Tuesday, January 31, 2017

Heartland farmers becoming climate-change realists who avoid saying 'climate change'

Kansas wheat farmer is environmentally conscious,
but strays away from saying "climate change."
(NYT photo by Christopher Smith)
Farmers in the heartland—where climate change naysayer Donald Trump was largely popular—have become climate-change realists who shy away from using the term "climate change," Hiroko Tabuchi reports for The New York Times.

For example, fourth-generation Kansas wheat farmer Doug Palen "has embraced an environmentally conscious way of farming that guards against soil erosion and conserves precious water. He can talk for hours about carbon sequestration—the trapping of global-warming-causing gases in plant life and in the soil—or the science of the beneficial microbes that enrich his land." Palen, who didn't say who he voted for, only that it wasn't Hillary Clinton, told Tabuchi, “If politicians want to exhaust themselves debating the climate, that’s their choice. I have a farm to run.”

Tabuchi writes, "Here in north-central Kansas, America’s breadbasket and conservative heartland, the economic realities of agriculture make climate change a critical business issue. At the same time, politics and social pressure make frank discussion complicated. This is wheat country, and Donald J. Trump country, and though the weather is acting up, the conservative orthodoxy maintains that the science isn’t settled. So while climate change is part of daily conversation, it gets disguised as something else."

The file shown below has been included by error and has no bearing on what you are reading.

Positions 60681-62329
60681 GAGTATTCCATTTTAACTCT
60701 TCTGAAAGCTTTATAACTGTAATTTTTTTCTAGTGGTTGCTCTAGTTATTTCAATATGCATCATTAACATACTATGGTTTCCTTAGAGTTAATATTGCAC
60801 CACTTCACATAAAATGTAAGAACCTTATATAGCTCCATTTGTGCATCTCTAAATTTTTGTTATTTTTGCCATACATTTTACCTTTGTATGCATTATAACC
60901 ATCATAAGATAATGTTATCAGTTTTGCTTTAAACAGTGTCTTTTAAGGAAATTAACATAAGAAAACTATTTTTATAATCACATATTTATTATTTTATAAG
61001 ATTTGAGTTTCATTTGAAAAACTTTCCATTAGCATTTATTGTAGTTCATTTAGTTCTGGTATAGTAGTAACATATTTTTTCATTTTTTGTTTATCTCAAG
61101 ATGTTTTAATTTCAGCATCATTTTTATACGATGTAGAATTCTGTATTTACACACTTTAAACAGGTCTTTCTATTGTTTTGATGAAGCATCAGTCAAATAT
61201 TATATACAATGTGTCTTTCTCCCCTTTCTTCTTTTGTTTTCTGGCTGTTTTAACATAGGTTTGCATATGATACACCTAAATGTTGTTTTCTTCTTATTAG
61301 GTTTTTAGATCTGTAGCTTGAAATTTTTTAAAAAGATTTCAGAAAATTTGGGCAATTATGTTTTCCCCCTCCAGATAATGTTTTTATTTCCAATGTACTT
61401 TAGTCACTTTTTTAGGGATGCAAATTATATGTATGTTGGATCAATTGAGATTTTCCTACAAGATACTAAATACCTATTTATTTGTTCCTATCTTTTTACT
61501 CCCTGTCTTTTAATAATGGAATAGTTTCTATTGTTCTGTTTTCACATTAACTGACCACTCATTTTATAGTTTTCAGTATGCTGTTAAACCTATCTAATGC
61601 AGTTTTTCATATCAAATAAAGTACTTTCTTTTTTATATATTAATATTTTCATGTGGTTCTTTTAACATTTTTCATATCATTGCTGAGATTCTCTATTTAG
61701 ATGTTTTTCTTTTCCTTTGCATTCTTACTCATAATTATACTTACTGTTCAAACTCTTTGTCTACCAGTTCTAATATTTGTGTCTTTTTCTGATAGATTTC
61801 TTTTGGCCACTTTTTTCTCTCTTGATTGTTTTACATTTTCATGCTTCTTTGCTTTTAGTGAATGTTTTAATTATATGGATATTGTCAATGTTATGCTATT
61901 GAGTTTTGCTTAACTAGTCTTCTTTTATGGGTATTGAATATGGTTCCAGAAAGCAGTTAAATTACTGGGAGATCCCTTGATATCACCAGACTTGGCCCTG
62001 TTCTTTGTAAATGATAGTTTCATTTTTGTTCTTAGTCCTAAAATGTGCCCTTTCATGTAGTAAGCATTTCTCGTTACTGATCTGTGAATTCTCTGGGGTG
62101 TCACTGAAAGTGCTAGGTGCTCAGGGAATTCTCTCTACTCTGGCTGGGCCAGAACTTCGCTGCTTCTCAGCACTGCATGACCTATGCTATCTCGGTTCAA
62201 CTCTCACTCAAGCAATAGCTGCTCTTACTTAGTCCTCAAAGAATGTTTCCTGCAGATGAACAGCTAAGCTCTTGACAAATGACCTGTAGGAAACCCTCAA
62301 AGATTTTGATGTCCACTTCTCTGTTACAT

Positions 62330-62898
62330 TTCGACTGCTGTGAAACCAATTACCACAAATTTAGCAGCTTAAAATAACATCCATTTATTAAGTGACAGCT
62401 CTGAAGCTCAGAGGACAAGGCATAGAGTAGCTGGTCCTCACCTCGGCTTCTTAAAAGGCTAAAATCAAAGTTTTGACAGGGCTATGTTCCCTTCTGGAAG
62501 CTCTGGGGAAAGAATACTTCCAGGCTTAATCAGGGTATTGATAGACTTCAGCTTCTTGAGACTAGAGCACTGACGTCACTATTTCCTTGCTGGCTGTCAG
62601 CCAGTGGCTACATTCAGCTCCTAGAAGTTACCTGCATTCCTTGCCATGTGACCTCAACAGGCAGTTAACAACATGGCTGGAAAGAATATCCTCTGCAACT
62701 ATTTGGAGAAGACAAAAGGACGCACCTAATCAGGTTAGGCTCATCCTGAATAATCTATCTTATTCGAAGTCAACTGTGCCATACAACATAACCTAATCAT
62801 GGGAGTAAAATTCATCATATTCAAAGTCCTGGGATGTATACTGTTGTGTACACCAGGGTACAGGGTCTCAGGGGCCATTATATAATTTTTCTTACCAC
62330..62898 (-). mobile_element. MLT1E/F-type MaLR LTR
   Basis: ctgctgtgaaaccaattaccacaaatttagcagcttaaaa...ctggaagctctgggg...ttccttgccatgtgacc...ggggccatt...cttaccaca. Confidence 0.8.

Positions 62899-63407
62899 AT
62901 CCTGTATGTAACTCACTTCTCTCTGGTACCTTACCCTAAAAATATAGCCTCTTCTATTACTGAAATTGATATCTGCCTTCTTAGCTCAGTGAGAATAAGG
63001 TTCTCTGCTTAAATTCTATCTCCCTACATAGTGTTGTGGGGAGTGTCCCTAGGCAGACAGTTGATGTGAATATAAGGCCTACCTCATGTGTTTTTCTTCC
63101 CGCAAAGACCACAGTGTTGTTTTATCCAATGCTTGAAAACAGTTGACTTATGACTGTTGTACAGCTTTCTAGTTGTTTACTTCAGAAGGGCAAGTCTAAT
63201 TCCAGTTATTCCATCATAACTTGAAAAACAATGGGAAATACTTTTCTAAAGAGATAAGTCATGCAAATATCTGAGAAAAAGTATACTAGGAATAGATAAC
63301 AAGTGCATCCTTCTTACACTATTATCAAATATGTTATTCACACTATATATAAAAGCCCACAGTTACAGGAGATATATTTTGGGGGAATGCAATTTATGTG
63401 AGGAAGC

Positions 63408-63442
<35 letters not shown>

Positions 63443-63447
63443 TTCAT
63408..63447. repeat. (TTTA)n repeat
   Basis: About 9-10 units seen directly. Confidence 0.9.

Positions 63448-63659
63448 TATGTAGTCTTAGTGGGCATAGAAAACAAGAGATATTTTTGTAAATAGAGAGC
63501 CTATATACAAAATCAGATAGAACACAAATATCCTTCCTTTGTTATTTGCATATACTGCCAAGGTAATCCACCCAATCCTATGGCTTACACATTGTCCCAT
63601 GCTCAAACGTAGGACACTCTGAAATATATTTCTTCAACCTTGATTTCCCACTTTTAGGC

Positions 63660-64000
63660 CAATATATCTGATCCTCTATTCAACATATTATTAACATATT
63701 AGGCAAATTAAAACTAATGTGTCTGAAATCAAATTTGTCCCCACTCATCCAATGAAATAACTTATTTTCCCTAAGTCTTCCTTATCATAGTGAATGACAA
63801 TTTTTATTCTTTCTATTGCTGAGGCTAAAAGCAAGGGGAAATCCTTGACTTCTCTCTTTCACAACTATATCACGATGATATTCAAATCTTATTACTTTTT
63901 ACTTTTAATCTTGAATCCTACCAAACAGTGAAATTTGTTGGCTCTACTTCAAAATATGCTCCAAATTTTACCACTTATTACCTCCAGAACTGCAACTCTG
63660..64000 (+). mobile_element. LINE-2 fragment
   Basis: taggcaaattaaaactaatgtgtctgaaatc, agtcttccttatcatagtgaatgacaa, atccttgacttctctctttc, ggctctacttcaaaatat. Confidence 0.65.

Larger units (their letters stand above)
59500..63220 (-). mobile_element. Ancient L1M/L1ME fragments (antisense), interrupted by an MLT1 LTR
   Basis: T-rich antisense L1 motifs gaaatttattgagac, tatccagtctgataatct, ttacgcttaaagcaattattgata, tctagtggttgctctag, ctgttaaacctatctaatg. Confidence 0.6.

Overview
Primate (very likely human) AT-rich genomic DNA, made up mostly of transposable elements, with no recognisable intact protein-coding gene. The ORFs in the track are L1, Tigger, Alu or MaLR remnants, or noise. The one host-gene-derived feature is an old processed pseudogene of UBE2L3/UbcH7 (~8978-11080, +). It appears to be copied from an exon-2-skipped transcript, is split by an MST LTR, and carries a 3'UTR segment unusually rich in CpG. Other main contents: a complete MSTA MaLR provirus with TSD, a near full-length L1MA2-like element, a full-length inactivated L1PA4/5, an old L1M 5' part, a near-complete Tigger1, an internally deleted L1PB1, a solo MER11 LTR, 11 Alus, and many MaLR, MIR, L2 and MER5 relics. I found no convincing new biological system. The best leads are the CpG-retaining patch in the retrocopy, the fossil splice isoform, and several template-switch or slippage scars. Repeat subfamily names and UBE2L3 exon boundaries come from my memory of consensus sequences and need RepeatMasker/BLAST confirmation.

"Many people here in particular resent how, in the polarized political landscape of recent years, conservative Americans have been painted as hostile to the environment," Tabuchi writes, "The Trump campaign successfully seized on that schism, painting Democrats as overzealous environmentalists with little sympathy for the economic realities or social mores of rural America."

Trump told FarmFutures.com, “Many of our federal environmental laws are being used to oppress farmers instead of actually helping the environment. Farmers care more for the environment than the radical environmentalists.”

Miriam Horn, author of a recent book on conservative Americans and the environment, Rancher, Farmer, Fisherman, told Tabuchi, “It would be a huge mistake to think people voting for Trump were voting against the environment,” and if Trump aggressively follows an anti-environment agenda, “There will be a big backlash in the heartland.”

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